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In Memory of My Master, a Mentor for All Buddhists

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In Memory of My Master, a Mentor for All Buddhists
Encountering my master
A moment of eternity
Perpetual peace of mind
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Two thousand five hundred years ago, Sakyamuni Buddha, the fundamental teacher for all Buddhists, attained enlightenment and began teaching people about the truth of the universe. After the Buddha entered nirvana, his disciples assembled to compile his teachings into scriptures. They asked Ananda, the Buddha's attendant noted for his excellent memory, to recite by heart all the lectures that the Buddha had delivered before he passed away. These sacred teachings were originally passed orally from generation to generation, and they were later collected and written down in formalized scriptures called sutras. Eventually, monks brought the sutras from India to China and translated them from the original Sanskrit into Chinese.

Because our language and culture have changed so much since the sutras were written, they have become too esoteric for ordinary people to understand. To help people in modern times comprehend and use these classic texts, we must rely on wise and knowledgeable Buddhist teachers to translate them. Master Yin Shun, widely known as "the Mentor," was exactly this type of teacher. He possessed the wisdom and ability to translate the original sutras into plain language that all could understand. In this way, he promoted a humanized understanding of Buddhism that could benefit all people.

Master Yin Shun was born in China a century ago. Although he lived in a turbulent and chaotic time, he persistently focused on studying and understanding the true nature of Buddhism. Not only did he make the sutras accessible to all, but he also profoundly incorporated his own wisdom into the interpretation of the Buddha's teachings and successfully promoted a new understanding of Buddhism. For close to eighty years, the Mentor shed light on the path of Right Thought and helped lead people suffering from delusion and ignorance onto the correct path of enlightenment. The Mentor was like a spring that nourished our wisdom-life, fed our hearts, and purified our minds. He opened up a clear path for those seeking the Way and kindled the light of wisdom for numerous Buddhists.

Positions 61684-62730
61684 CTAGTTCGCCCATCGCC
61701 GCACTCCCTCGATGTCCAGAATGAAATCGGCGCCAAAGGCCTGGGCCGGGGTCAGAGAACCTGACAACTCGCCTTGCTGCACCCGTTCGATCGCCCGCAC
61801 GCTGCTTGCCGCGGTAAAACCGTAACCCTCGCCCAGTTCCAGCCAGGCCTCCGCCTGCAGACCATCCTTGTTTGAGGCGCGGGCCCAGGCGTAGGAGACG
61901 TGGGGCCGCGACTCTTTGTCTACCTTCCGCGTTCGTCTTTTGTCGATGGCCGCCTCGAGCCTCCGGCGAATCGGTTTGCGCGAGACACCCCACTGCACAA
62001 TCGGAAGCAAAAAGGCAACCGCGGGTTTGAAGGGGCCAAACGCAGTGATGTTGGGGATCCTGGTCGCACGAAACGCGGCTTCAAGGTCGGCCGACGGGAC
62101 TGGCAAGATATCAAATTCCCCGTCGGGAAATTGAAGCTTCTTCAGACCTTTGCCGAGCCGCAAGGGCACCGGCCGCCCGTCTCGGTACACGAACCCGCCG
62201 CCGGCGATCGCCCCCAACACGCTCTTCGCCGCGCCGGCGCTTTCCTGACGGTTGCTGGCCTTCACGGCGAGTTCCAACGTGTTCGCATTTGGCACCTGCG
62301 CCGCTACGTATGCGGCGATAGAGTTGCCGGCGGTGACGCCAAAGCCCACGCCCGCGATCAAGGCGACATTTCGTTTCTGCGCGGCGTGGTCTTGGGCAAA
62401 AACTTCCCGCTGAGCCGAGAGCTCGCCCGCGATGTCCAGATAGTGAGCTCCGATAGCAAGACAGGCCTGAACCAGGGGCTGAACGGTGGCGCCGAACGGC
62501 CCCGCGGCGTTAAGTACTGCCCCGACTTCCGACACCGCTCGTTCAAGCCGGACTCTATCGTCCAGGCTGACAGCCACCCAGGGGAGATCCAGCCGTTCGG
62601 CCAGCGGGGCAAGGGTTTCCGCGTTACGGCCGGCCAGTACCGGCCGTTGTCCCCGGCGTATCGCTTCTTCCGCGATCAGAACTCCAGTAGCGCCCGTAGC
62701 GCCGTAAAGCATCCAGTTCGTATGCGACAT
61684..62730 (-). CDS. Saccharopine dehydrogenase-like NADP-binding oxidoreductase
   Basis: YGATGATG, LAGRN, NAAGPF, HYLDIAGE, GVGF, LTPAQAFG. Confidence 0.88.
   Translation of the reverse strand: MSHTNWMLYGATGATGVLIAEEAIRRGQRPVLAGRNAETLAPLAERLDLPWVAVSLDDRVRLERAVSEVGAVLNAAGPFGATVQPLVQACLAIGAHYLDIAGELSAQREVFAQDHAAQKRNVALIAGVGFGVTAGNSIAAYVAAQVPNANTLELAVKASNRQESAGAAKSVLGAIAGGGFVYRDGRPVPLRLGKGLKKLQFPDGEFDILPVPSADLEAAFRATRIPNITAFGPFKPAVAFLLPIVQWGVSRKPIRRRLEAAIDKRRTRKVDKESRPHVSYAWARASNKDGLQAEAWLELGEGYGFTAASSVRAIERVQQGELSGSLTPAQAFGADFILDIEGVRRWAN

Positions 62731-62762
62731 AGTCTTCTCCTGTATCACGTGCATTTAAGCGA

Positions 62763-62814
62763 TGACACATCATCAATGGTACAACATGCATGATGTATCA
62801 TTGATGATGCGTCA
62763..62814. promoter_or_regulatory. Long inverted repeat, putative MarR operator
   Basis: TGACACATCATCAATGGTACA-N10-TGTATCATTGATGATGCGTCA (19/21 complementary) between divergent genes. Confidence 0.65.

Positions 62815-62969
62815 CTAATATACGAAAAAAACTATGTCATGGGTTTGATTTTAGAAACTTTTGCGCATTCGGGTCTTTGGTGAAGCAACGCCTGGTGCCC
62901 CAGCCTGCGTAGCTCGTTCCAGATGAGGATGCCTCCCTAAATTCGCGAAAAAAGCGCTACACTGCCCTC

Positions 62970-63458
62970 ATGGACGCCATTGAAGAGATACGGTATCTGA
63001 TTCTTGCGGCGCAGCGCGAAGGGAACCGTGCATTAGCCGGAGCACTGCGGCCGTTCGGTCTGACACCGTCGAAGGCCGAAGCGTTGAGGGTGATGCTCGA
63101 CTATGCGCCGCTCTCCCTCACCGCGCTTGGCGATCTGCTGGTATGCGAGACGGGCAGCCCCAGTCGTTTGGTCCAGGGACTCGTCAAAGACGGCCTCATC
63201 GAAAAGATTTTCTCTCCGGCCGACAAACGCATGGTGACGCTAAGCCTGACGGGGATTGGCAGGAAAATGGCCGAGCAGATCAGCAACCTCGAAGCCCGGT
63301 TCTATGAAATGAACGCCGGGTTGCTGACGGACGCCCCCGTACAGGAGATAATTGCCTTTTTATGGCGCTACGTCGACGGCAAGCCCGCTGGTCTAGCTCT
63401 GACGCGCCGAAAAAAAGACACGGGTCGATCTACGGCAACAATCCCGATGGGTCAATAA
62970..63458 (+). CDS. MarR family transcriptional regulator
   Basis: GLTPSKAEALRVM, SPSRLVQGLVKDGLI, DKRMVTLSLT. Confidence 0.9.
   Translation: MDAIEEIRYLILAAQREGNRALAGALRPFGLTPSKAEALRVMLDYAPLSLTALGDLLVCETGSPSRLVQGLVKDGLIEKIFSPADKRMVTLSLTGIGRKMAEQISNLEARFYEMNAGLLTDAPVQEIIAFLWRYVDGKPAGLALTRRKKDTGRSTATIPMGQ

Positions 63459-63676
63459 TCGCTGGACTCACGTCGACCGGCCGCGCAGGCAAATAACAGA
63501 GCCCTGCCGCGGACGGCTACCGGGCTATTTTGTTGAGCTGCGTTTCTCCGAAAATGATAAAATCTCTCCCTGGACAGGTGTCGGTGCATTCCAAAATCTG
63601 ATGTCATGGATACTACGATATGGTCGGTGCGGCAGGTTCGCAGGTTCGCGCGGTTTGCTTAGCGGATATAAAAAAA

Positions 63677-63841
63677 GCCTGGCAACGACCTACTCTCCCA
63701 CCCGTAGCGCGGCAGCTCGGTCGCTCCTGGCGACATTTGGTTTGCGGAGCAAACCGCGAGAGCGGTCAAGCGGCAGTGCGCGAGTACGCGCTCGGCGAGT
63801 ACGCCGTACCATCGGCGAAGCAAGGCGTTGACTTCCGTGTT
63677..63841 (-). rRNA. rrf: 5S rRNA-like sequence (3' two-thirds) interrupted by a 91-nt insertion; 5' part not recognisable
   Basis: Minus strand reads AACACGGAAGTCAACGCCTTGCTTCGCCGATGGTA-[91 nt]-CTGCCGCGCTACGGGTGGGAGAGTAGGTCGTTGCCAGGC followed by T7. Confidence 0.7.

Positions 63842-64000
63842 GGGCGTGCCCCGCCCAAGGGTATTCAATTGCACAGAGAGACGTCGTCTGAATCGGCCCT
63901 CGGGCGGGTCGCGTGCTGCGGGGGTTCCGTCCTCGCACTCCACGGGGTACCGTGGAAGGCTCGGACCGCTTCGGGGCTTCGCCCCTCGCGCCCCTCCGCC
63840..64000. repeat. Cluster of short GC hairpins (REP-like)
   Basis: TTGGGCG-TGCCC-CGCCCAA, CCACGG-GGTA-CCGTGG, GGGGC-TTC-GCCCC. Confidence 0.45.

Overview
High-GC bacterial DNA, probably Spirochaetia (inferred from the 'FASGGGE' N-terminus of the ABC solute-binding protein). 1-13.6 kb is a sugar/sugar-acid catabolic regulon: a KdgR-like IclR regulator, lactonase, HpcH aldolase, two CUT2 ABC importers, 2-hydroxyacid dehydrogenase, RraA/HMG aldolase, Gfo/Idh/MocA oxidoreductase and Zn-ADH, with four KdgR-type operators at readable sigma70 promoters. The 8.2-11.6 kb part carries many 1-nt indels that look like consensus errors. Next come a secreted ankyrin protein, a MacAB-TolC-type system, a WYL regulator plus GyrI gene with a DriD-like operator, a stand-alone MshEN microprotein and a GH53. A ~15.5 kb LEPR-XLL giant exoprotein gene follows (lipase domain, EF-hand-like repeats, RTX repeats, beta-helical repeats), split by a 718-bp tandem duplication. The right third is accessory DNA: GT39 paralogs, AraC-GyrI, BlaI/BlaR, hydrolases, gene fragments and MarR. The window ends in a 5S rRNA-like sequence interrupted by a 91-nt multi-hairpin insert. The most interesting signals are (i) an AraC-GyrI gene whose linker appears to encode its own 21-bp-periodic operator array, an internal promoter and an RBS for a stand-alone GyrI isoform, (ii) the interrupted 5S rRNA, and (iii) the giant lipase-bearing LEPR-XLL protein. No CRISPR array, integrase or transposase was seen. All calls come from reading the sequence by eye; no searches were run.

The Mentor kindly accepted me as his disciple over forty years ago. At that time, he instructed me to be committed to Buddhism and to all living beings. Ever since, I have endeavored to bring the Buddha's teachings into peoples' everyday lives, to show everyone that they can emulate the Buddha's compassionate behavior by rolling up their sleeves and helping the needy, and to help them become living bodhisattvas through the daily concrete practice of humanized Buddhism.

The laws of nature will always take their course. Although the Mentor had led a long life of 100 years, his passing was still natural and inevitable. My heart was heavy and I grieved over his death. However, I was also very grateful to my master, who used his life to promote humanized Buddhism and teach us to work for all living beings in a positive and constructive way. Although we bid good-bye to his mortal, physical body with utmost sincerity, we ought to welcome with a joyful heart the eternal spirit and wisdom of the Mentor that continues to guide us. I trust he will be reborn into this world soon.